C++ Logo


Advanced search

Re: [SG14] Questioning the validity of constexpr-everything - at least in reference to colony

From: Tjernstrom, Staffan <Staffan.Tjernstrom_at_[hidden]>
Date: Mon, 8 Mar 2021 12:45:25 +0000
Given that the advantages of colony are (to my mind) entirely in the realm of run-time (what would a colony do at compile time that could not be achieved with a constexpr std::map?), when added to the issues caused by constexpr you highlight, I don't see a use case for a constexpr colony.

-----Original Message-----
From: SG14 [mailto:sg14-bounces_at_[hidden]] On Behalf Of Matt Bentley via SG14
Sent: Wednesday, 03 March, 2021 19:00
To: sg14_at_[hidden]
Cc: Matt Bentley <mattreecebentley_at_[hidden]>
Subject: [SG14] Questioning the validity of constexpr-everything - at least in reference to colony

There's been a question come up in LEWG surrounding whether, like std::vector, colony should be made constexpr ie. all it's member/non-member functions should be constexpr.

The problem is there hasn't been a lot of thought put into the side-effects of constexpr function calling, and the field is still pretty new - only GCC & clang >= v10 support it so far, and GCC10 doesn't appear to fully support constexpr vector as yet - at least in the version I'm using - so there isn't any real field experience as to how this affects things in the real world.

Having done some testing myself, running benchmarks on the colony test suite with a constexpr version of colony vs original under GCC10 with
-O2 -march=native -std=c++20, there is a consistent 2% speed decrease, and other benchmarks show similar results.

This could be due to a number of things:
1. Storing results of functions in code causes increased cache usage whereas (at least for some results) simply doing the calculation on the CPU would be faster than pulling it from memory.
2. Cache effects of storage of function results interfering with locality of actual code.
3. Early bad optimisation from the compiler.

My concerns are as follows: constexpr functions
(a) shift the responsibility of storage of pre-calculated results from the programmer to the compiler, and removes the ability for the programmer to think about the cache locality/optimal storage of precalculated results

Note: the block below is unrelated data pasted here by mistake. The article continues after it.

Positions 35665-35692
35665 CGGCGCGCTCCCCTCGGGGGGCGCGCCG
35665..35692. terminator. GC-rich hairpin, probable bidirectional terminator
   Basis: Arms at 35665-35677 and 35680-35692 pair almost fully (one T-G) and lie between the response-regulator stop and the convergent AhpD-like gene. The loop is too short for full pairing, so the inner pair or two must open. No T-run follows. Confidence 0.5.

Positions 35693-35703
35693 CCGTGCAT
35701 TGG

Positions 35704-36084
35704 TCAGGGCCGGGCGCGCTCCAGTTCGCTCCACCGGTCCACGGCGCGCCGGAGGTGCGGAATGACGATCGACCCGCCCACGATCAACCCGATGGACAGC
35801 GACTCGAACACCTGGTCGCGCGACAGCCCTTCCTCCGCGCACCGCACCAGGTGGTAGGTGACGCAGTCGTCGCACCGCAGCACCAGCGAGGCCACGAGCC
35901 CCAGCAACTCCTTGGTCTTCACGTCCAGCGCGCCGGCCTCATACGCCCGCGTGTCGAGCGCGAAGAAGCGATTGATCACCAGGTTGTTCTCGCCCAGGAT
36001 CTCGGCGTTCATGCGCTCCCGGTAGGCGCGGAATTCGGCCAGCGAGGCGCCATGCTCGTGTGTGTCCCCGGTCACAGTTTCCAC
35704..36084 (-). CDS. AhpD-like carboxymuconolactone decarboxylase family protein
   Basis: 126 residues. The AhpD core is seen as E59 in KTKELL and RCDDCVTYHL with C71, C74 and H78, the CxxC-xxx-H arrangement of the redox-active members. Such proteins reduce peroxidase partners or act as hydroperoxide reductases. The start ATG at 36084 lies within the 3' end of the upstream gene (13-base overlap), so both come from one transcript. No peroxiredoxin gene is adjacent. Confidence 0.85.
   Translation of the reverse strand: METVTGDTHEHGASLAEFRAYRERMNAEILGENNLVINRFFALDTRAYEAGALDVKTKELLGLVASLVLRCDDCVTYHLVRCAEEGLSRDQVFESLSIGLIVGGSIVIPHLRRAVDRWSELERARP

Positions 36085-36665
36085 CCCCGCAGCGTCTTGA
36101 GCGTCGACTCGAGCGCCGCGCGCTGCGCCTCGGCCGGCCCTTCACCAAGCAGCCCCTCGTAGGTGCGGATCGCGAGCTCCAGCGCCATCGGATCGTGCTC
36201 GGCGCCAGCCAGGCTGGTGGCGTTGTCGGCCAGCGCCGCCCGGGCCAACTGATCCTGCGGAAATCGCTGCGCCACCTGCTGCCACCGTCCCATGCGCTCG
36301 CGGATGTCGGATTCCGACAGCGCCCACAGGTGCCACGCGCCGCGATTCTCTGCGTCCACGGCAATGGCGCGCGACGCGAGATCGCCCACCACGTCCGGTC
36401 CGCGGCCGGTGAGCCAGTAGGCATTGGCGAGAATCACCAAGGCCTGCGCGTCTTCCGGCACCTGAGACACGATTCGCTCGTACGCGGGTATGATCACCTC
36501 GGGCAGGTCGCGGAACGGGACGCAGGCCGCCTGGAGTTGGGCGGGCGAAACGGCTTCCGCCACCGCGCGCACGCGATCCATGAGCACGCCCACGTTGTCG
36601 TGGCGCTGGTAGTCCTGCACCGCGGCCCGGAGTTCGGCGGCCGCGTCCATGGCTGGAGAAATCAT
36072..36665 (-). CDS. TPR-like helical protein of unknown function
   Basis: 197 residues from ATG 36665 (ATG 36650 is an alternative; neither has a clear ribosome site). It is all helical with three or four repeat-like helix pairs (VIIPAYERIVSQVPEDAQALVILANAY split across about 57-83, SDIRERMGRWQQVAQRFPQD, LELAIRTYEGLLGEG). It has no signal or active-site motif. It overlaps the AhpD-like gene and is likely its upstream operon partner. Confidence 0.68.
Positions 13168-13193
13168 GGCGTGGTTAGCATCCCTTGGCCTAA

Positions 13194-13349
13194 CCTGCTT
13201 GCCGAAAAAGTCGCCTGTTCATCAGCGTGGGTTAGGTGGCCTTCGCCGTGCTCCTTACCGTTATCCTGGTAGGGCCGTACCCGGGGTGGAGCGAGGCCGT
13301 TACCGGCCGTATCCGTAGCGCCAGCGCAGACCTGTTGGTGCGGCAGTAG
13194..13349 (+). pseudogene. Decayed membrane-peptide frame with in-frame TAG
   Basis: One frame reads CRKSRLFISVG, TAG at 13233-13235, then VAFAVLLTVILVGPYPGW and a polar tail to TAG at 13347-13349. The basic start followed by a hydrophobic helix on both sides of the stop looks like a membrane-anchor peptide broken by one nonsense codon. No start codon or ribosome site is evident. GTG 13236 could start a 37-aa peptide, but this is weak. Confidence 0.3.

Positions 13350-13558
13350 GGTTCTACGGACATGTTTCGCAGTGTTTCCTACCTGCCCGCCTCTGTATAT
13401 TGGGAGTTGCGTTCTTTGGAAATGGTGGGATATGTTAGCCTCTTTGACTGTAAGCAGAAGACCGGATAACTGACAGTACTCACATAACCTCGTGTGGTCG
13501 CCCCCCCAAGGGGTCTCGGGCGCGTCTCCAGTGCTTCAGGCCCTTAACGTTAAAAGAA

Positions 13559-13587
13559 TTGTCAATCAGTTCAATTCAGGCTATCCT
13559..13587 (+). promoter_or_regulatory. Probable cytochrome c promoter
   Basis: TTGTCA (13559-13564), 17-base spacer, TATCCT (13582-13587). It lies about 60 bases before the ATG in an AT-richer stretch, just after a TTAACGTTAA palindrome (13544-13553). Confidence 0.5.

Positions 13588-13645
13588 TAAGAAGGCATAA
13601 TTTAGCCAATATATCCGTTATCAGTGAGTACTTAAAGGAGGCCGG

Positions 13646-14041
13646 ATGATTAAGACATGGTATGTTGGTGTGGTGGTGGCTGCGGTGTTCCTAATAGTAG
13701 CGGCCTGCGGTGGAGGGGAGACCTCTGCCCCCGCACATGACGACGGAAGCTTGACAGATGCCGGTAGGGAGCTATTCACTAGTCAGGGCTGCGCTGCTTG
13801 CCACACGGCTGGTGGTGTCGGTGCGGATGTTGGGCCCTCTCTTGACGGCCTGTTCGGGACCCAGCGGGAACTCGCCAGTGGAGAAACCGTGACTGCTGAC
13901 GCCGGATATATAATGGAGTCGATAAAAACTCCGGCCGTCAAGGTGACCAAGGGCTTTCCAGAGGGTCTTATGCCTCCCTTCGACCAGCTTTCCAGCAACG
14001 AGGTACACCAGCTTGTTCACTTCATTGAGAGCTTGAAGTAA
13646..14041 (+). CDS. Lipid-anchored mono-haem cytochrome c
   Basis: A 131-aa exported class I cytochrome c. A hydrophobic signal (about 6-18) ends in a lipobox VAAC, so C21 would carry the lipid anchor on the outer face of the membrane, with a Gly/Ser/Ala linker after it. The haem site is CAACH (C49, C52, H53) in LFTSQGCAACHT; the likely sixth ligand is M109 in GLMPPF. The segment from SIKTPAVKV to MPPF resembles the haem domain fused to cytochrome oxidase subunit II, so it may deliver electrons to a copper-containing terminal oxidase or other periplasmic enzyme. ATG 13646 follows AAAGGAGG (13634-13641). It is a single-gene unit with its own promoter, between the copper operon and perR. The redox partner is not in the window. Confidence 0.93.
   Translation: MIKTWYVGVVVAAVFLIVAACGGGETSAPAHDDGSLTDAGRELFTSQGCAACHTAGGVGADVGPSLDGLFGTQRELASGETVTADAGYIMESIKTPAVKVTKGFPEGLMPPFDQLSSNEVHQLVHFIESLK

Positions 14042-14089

(b) shift the decision of whether or not to evaluate at runtime/compile-time to the compiler, where in some cases doing it at compile-time and storing the result may decrease performance (see Doom 3 BFG edition technical notes for their experience with pre-calc'ing meshes vs calculating them on the fly on modern CPUs:
(c) may dramatically increase code size/file size in some cases if the return results of constexpr functions are large
(d) may dramatically increase compile times
(e) do not provide guarantees as to how long the results of functions are stored in memory, or where they are stored. Are they stored until use and then popped off the heap? Or are they on the stack and stay there for the lifetime of the program?

Given this I am reluctant to make colony constexpr at this stage.

It is possible that I simply don't understand enough about the technology and the compiler design, but I would like SG14 feedback on this.


SG14 mailing list


IMPORTANT: The information contained in this email and/or its attachments is confidential. If you are not the intended recipient, please notify the sender immediately by reply and immediately delete this message and all its attachments. Any review, use, reproduction, disclosure or dissemination of this message or any attachment by an unintended recipient is strictly prohibited. Neither this message nor any attachment is intended as or should be construed as an offer, solicitation or recommendation to buy or sell any security or other financial instrument. Neither the sender, his or her employer nor any of their respective affiliates makes any warranties as to the completeness or accuracy of any of the information contained herein or that this message or any of its attachments is free of viruses.

Received on 2021-03-08 06:45:30